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Markus Hansen, Unstable paintings for a controlled environment

Virgil de Voldere Gallery
526 West 26th Street, 4th Floor, 212-343-9694
February 26 - April 4, 2009
Reception: Thursday, February 26, 6 - 8 PM
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Virgil de Voldère is proud to present our third solo exhibition of work by the German-born, Paris-based artist Markus Hansen, his first at the gallery in three years.

Hansen works in multiple genres-printmaking, photography, film, video, performance, sculpture, and installation-yet consistent themes continually surface. One trait is simultaneously layering on and peeling back meaning: material on material, for instance, or history on images. Another theme is visibility and repression, in which Hansen investigates tainted cultural ideas and their troublesome representations and expands on his personal fascinations with taboos and history, and with memory and experience.

The six images in the exhibition were first prepared digitally, as montages worked in Photoshop and then drawn on paper with gouache, before screenprinting them with transparent ink onto unprimed canvases. Hansen then blows a luminescent powdered pigment across the surface of the wet ink, resulting in a mute beige-yellow surface. Barely perceptible in the light, the images become recognizable as the gallery darkens, the works glowing a soft blue. A nod to institutional critique, Hansen’s attention to the display of art not only foregrounds the exhibition space’s supposed neutral container but it also, importantly, brings the space into the integral service of the meaning of his work.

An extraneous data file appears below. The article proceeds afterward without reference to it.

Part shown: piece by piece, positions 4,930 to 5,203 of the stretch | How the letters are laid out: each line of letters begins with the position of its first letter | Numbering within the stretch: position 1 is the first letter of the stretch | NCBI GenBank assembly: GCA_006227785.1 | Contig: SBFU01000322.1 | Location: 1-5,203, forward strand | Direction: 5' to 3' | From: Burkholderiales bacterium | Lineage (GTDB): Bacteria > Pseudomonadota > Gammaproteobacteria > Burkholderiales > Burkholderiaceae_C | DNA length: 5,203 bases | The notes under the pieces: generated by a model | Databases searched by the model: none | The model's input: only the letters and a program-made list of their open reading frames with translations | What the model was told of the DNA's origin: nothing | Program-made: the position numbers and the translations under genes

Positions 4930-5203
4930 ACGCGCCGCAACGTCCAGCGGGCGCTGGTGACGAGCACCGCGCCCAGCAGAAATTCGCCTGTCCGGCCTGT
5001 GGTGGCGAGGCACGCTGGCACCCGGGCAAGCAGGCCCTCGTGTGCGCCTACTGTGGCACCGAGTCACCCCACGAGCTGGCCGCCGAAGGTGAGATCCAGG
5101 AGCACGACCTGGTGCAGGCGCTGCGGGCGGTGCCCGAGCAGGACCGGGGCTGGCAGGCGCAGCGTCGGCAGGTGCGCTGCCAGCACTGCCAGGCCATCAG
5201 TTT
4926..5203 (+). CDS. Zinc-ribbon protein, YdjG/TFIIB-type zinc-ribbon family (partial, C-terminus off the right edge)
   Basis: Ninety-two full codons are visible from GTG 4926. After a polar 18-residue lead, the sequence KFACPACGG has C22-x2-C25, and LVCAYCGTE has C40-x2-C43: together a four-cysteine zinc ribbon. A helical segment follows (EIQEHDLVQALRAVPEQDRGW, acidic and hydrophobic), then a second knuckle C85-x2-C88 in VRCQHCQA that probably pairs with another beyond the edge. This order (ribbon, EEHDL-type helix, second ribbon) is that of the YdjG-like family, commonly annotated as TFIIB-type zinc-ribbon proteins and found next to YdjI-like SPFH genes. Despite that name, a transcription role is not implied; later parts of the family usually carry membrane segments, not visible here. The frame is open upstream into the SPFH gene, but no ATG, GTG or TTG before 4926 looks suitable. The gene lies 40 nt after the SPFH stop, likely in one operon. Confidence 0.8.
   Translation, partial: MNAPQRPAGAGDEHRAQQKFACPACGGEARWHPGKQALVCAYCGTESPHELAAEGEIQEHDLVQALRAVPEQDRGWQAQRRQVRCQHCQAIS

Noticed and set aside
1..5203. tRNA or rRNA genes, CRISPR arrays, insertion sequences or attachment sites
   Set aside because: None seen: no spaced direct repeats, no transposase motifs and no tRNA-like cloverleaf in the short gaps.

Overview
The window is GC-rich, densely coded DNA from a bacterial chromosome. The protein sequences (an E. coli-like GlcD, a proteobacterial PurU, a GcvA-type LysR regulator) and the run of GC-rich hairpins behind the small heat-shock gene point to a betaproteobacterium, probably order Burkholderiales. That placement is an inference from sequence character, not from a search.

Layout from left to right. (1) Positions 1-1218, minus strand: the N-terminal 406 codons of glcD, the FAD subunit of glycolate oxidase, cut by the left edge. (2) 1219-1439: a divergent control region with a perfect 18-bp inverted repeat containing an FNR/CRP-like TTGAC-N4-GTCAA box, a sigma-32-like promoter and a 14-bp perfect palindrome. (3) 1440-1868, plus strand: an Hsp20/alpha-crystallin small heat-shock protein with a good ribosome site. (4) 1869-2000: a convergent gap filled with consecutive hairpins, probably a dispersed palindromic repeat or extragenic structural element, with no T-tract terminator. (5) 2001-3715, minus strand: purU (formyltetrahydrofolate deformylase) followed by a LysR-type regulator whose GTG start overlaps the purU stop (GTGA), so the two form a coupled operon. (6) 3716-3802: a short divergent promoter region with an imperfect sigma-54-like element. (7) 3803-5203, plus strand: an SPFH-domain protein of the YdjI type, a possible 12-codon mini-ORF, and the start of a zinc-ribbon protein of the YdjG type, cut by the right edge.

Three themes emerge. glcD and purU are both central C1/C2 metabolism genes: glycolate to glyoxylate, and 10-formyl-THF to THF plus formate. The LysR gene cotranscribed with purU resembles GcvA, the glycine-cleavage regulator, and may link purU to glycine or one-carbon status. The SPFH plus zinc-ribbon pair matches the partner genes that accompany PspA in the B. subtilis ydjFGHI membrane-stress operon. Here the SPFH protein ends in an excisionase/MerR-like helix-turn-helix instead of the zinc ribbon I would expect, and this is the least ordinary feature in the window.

Hansen’s imagery is carefully chosen. In one work, a hochsitz, a raised, covered structure used for observing or hunting animals, in a crowded forest connotes a military lookout post, and in another a double eagle that ornately decorates a mirror offers a reflection on historical German symbolism. Stormy cloudscapes and distant castles on craggy hills draw attention to sublime experiences and their historical baggage.

An an alchemist, Hansen doesn’t turn base matter into gold but rather transforms experiences, from the culture of his national and personal heritage to that of the art world-the artist has borrowed imagery from Albrect Dürer, used photographs from his grandmother’s home, and once stacked used champagne flutes from a private art opening into a glowing floor-based chandelier-to create new thoughts and to shake established preconceptions.
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